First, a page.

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Angels and Ages: A Short Book about Darwin, Lincoln, and Modern Lifeby Adam Gopnik
Synopses & Reviews
The middleweight champion of the early twentieth century, Stanley Ketchel] was stunned by Wilson] Mizner's recitation of the Langdon Smith classic that starts When you were a tadpole and I was a fish, In the Palaeozoic time and follows the romance of two lovers from one geological age to another, until they wind up in Delmonico's. Ketchel had a thousand questions about the tadpole and the fish, and Mizner, a pedagogue at heart, took immense pleasure in wedging the whole theory of evolution into the fighter's untutored head. Ketchel became silent and thoughtful. He declined an invitation to see the town that night with Mizner and Willus] Britt. When they rolled in at 5 a.m., Ketchel was sitting up with his eyes glued on a bowl of goldfish. That evolution is all the bunk he shouted angrily,I've beenwatching those fish nine hours and they haven’t changed a bit.Mizner had to talk fast; one thing Ketchel couldn’t bear was to have anybody cross him.
-Alva Johnston, The Legendary Mizners
Americans seemed to fascinate Picasso. Once, in Paris, he invited the Murphys to his apartment, on the Rue de la Boëeuml;tie, for an apéeacute;ritif, and, after showing them through the place, in every room of which were pictures in various stages of completion, he led Gerald rather ceremoniously to an alcove that contained a tall cardboard box. It was full of illustrations, photographs, engravings, and reproductions clipped from newspapers. All of them dealt with a single person-Abraham Lincoln. ‘I've been collecting them since I was a child, ' Picasso said, ‘I have thousands, thousands ’ He held up one of Brady’s photographs of Lincoln, and said with great feeling, ‘There is the real American elegance '
-Calvin Tomkins, Living Well Is the Best Revenge
We are all pebbles dropped in the sea of history, where the splash strikes one way and the big tides run another, and though what we feel is the splash, the splash takes place only within those tides. In almost every case, the incoming current drowns the splash; once in a while the drop of the pebble changes the way the ocean runs. On February 12, 1809, two baby boys were born within a few hours of each other on either side of the Atlantic. One entered life in a comfortable family home, nicely called the Mount, that still stands in the leafy English countryside of Shrewsbury, Shropshire; the other opened his eyes for the first time in a nameless long- lost log cabin in the Kentucky woods. Charles Darwin was the fifth of six children, born into comfort but to a family that was far from safe, with a long history of freethinking and radical beliefs. He came into a world of learning and money-one grandfather, Josiah Wedgwood, had made a fortune in ceramic plates. Abraham Lincoln was the second of three, born to a dirt- poor farmer, Thomas Lincoln, who, when he wrote his name at all, wrote it (his son recalled) bunglingly.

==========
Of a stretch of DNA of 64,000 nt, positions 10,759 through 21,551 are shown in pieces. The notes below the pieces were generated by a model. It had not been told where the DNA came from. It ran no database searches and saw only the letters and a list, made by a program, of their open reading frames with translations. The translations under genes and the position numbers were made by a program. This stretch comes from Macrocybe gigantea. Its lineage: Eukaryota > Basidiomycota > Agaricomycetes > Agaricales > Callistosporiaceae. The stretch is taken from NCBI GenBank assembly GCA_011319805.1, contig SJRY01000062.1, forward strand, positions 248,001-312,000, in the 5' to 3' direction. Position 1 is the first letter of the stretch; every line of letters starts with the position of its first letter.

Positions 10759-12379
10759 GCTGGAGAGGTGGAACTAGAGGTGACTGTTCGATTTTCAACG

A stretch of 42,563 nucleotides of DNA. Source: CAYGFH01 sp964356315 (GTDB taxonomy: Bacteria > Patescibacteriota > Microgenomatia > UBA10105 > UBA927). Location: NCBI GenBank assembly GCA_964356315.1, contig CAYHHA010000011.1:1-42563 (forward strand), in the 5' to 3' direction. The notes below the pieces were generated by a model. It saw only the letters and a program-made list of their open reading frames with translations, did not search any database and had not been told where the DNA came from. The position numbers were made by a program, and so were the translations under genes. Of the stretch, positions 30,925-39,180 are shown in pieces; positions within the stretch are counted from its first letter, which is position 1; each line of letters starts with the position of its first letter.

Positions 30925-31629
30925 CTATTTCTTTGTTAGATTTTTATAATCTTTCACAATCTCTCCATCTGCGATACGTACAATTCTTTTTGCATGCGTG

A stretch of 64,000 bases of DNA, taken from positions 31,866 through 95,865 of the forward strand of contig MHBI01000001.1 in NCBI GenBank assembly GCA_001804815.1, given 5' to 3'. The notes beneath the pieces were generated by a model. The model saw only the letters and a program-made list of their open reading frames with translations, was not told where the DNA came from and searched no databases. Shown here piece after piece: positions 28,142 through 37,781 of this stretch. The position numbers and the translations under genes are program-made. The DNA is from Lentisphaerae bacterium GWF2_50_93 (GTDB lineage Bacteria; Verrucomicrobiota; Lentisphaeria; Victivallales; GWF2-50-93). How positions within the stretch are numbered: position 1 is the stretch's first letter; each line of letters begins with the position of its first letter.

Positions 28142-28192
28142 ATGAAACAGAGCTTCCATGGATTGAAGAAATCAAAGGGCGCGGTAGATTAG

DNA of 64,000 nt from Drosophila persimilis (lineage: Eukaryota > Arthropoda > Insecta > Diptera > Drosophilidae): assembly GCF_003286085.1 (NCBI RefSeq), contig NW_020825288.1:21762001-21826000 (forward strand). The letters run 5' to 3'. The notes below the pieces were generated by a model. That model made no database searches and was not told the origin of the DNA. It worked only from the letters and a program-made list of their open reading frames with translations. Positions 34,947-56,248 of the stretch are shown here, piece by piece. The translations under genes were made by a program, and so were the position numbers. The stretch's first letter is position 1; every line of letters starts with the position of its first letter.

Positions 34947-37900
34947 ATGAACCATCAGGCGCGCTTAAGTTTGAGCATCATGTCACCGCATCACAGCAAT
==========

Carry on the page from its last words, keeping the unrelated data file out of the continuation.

Their narrow circles of immediate experience were held inside that bigger ocean of outlying beliefs and assumptions. In any era, there are truths that people take as obvious, stories that they think are weird or wrong, and dreams that they believe are distant or doomed. (We like stories about time travel and living robots, and even have some speculative thoughts about how they might be made to happen. But on the whole we belie
In this bicentennial twin portrait of Abraham Lincoln and Charles Darwin, Gopnik shows how these two giants altered the way people think about death and time--about the very nature of earthly existence.
In this captivating double life, Adam Gopnik searches for the men behind the icons of emancipation and evolution. Born by cosmic coincidence on the same day in 1809 and separated by an ocean, Lincoln and Darwincoauthored our sense of history and our understanding of man's place in the world. Here Gopnik reveals these two men as they really were: family men and social climbers, ambitious manipulators and courageousadventurers, grieving parents and brilliant scholars. Above all we see them as thinkers and writers, making and witnessing the great changes in thought that mark truly moderntimes.
From the Trade Paperback edition.
About the Author
Adam Gopnik is the author of Paris to the Moon and Through the Children’s Gate and is a contributor to The New Yorker. He lives in New York City with his wife and two children.
Table of Contents
Angels & ages — Lincoln's mind — Darwin's eye — Lincoln in history — Darwin in time — Ages & angels.
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